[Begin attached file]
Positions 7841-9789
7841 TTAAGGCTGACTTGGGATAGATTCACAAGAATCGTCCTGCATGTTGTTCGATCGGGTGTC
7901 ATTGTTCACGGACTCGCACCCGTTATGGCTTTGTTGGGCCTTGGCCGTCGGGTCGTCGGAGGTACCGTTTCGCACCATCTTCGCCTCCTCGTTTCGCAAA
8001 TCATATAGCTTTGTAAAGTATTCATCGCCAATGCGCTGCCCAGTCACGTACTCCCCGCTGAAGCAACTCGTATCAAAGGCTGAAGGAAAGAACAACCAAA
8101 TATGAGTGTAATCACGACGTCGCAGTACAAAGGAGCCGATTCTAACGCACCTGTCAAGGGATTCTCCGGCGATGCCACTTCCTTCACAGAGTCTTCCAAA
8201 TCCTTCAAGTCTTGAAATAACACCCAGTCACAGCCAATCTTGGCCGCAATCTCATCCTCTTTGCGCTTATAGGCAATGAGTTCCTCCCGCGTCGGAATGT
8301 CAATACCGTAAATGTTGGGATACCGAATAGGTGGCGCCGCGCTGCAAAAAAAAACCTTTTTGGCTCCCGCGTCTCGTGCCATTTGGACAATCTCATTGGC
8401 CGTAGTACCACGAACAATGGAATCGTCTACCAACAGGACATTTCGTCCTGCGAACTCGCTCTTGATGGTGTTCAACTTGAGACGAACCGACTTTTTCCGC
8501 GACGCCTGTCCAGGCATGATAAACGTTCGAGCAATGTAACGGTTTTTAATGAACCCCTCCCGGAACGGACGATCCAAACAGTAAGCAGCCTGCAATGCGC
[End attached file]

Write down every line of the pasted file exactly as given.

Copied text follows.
Positions 7841-9789
7841 TTAAGGCTGACTTGGGATAGATTCACAAGAATCGTCCTGCATGTTGTTCGATCGGGTGTC
7901 ATTGTTCACGGACTCGCACCCGTTATGGCTTTGTTGGGCCTTGGCCGTCGGGTCGTCGGAGGTACCGTTTCGCACCATCTTCGCCTCCTCGTTTCGCAAA
8001 TCATATAGCTTTGTAAAGTATTCATCGCCAATGCGCTGCCCAGTCACGTACTCCCCGCTGAAGCAACTCGTATCAAAGGCTGAAGGAAAGAACAACCAAA
8101 TATGAGTGTAATCACGACGTCGCAGTACAAAGGAGCCGATTCTAACGCACCTGTCAAGGGATTCTCCGGCGATGCCACTTCCTTCACAGAGTCTTCCAAA
8201 TCCTTCAAGTCTTGAAATAACACCCAGTCACAGCCAATCTTGGCCGCAATCTCATCCTCTTTGCGCTTATAGGCAATGAGTTCCTCCCGCGTCGGAATGT
8301 CAATACCGTAAATGTTGGGATACCGAATAGGTGGCGCCGCGCTGCAAAAAAAAACCTTTTTGGCTCCCGCGTCTCGTGCCATTTGGACAATCTCATTGGC
8401 CGTAGTACCACGAACAATGGAATCGTCTACCAACAGGACATTTCGTCCTGCGAACTCGCTCTTGATGGTGTTCAACTTGAGACGAACCGACTTTTTCCGC
8501 GACGCCTGTCCAGGCATGATAAACGTTCGAGCAATGTAACGGTTTTTAATGAACCCCTCCCGGAACGGACGATCCAAACAGTAAGCAGCCTGCAATGCGC